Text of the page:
3.3. Inversion of the Dielectric Properties of Wet Clays. To obtain the unknown dielectric properties of the wet clay minerals that are dependent on the brine (among many other factors including grain size and temperature) saturating the shale samples, we invert the measured dielectric behaviors of the artificial sample made of pure kaolinite and the same brine filling the other 2 samples, that is, the 75 g/l KCl brine with relative permittivity of 79 and electrical conductivity of 11.2 S/m. The inversion is done on sample A0100_75 by minimizing the difference between the laboratory measurements and the model prediction for relative permittivity and conductivity in the directions parallel and perpendicular to the bedding, respectively, at each frequency between 0.1 MHz and 100 MHz where the laboratory data are collected. In the modeling, an aspect ratio of 0.1 is employed for the kaolinite grains based on analysis of the SEM images of the compacted sample [35].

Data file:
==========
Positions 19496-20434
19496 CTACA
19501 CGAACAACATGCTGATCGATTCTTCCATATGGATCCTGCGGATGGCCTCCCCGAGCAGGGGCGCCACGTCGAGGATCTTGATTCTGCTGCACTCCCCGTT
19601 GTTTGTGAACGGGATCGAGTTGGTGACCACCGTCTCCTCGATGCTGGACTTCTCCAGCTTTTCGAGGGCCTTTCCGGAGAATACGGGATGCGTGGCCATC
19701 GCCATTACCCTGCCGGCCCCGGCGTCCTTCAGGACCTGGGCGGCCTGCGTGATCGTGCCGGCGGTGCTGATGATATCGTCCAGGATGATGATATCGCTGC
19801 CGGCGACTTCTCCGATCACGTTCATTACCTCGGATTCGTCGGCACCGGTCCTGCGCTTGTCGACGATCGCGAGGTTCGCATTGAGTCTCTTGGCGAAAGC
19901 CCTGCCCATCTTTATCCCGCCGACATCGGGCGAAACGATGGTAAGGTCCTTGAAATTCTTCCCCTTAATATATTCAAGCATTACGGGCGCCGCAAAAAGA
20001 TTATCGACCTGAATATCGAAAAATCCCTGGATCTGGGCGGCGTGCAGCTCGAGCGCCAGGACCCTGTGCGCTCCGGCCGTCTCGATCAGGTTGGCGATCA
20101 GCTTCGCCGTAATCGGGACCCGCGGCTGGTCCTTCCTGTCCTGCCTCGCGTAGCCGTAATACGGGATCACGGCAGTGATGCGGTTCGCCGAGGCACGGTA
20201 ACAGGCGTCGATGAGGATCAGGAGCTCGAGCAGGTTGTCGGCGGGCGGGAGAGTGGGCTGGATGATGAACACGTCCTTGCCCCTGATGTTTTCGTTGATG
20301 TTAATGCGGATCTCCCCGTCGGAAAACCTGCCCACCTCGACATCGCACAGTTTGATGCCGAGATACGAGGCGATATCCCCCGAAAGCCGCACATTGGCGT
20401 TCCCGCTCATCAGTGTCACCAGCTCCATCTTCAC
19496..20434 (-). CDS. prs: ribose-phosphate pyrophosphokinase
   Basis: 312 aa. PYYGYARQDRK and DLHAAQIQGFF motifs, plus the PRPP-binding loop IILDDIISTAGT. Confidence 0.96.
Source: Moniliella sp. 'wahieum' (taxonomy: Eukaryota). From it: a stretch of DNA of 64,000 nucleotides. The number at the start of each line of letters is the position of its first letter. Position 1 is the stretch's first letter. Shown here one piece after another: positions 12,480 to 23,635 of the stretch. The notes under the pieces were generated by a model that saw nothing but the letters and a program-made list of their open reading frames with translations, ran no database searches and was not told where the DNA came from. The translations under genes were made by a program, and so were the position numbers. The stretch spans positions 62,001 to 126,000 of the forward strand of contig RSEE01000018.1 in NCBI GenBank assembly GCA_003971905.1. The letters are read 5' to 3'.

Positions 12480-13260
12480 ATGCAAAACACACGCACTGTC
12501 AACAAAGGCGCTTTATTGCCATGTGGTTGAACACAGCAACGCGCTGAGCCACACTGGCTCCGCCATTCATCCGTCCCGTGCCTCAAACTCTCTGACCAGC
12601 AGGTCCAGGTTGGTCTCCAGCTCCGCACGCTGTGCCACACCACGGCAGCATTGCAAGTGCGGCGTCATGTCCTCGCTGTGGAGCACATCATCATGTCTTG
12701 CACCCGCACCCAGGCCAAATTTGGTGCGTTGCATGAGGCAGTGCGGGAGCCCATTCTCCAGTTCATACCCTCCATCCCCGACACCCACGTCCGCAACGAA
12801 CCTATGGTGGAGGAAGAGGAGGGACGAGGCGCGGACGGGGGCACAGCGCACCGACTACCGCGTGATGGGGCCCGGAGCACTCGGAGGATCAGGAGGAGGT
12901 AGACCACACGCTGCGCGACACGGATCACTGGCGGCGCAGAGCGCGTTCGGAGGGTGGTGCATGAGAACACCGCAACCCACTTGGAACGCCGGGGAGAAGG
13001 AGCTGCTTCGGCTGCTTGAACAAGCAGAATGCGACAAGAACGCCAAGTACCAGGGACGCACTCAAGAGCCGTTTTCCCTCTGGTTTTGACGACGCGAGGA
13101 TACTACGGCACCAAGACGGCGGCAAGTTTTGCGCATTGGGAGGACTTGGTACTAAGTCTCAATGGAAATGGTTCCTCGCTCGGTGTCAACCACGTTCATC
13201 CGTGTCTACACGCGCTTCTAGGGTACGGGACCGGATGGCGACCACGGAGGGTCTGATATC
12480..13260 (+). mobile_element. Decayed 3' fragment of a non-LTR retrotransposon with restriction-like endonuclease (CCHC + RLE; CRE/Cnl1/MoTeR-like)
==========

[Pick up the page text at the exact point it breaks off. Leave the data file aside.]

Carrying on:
The results are given in Figure 5 for the inverted frequency dependent relative permittivity and electrical conductivity of the wet kaolinite in the vertical (perpendicular to the bedding, in blue curves) and horizontal (parallel to the bedding, in red curves) directions, respectively. Also shown in Figure 5 is the comparison of the measured shale (A0100_75) relative permittivity and conductivity (vertical and horizontal, resp.) with those predicted using the developed anisotropic model based on the inverted wet clay dielectric properties and their simplified orientation distributions.